It will cost $1.50 to ride a Clallam Transit Bus to Port Angeles if the bus system's proposed fare increases are approved, $1 for senior citizens.
Clallam Transit will hold public hearings the next three months in Sequim, Port Angeles and Forks to get comments on the increases and four holiday closures presented as an alternative to cutting bus routes.
Proposed changes include:
The 75-cent single-zone fare for Paratransit, Dial-A-Ride and adult Clallam Transit riders would increase to $1 effective July 1.
Paratransit and Dial-A-Ride riders also would pay a $1 surcharge for service more than three-quarters of a mile beyond a regular bus stop.
The 25-cent single-zone fare for seniors would increase to 50 cents.
The 25-cent charge for a second zone and 50-cent charge for a third zone would change to a single 50-cent surcharge for Route 30, the Port Angeles-Sequim Commuter, and for Route 14 between Port Angeles and Forks.
The cost of a day pass would increase from $2 to $3, and all Dial-A-Ride trips, now free, would cost $1.
The summer youth pass would increase from $10 to $20.
Monthly pass rates would not change.
The proposed fare increase would provide an additional $89,000 estimated revenue. It would be the first increase since 1997 when fares increased 25 cents across the board from 50 cents to 75 cents.
"The current Dial-A-Ride and Paratransit fare is 75 cents. We are proposing to attach a premium charge to that service in recognition of the high cost of providing it," said Terry Weed, Clallam Transit general manager.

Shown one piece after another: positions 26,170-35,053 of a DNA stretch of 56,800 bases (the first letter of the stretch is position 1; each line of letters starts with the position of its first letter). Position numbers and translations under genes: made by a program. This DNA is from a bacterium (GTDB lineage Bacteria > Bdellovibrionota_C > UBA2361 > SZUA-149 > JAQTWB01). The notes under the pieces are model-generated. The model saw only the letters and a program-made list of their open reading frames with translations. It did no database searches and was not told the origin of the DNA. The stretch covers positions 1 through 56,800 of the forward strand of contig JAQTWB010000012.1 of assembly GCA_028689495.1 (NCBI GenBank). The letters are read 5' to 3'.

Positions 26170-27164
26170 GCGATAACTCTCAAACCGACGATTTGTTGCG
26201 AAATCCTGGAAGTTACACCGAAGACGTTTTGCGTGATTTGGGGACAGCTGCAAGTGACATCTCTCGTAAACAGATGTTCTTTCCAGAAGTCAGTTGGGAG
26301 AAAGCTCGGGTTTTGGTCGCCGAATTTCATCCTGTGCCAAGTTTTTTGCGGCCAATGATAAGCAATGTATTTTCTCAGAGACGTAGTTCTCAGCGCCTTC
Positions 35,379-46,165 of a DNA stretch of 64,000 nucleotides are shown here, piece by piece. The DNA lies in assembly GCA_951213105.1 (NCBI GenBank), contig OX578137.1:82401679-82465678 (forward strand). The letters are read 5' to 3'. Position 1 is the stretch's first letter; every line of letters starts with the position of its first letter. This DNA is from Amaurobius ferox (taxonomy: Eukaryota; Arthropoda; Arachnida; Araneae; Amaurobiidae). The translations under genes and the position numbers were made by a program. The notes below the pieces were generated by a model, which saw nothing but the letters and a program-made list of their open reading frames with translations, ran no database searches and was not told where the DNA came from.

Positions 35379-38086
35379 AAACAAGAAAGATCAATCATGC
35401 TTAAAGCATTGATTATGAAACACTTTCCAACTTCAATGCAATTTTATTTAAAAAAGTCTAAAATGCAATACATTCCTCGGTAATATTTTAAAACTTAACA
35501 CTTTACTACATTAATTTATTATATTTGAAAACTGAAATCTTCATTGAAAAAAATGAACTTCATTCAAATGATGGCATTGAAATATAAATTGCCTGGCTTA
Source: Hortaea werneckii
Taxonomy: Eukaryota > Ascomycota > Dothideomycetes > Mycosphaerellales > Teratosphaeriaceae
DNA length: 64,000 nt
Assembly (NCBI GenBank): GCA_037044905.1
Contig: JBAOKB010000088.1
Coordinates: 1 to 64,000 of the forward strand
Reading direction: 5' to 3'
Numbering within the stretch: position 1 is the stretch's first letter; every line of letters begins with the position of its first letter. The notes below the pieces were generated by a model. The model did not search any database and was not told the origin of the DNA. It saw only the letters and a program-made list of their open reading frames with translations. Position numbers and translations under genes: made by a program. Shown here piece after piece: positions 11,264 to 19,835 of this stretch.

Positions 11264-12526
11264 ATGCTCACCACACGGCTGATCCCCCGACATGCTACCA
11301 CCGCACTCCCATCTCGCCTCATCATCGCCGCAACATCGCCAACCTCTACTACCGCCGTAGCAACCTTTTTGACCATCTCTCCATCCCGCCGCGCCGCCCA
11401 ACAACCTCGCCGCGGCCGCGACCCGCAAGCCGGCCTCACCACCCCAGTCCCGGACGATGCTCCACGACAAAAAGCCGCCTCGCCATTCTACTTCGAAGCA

Clallam Transit also proposes saving an estimated $64,000 by eliminating service on Martin Luther King Jr. Day, the third Monday in January; Presidents Day, the third Monday in February; Veterans Day, Nov. 11; and Thanksgiving Friday.
"The hope is with a series of small budget changes and a rebounding economy, Clallam Transit can delay consideration of the long-term solution of significant transit and paratransit cuts to balance the budget," said Weed.
The slow economy and resulting drop in sales taxes since 2007 have forced the agency to use reserves the past three years to balance the budget, he said.
Clallam Transit will need more than $700,000 from reserves to balance its 2010 operating budget of $7.48 million.
Those reserves will be gone by 2012 if conditions remain unchanged, Weed said.
Clallam Transit already has taken reduced discretionary operating expenses, frozen salaries, stretched out capital replacement schedules and maximized grant income, he said.
"It's really a short -term solution. The real question is, can we get our long-term revenues more in line with expenses?
"If not, we are faced with the big decision whether we cut services or ask for a sales tax increase."
Weed said fares account for 12 percent of Clallam Transit's budget, with the balance coming from the six-tenths of 1 percent sales tax.
The agency receives about $6 million a year from the countywide sales tax. It is authorized to collect as much as nine-tenths of 1 percent, but that would require a countywide vote.
Reach Brian Gawley at firstname.lastname@example.org.
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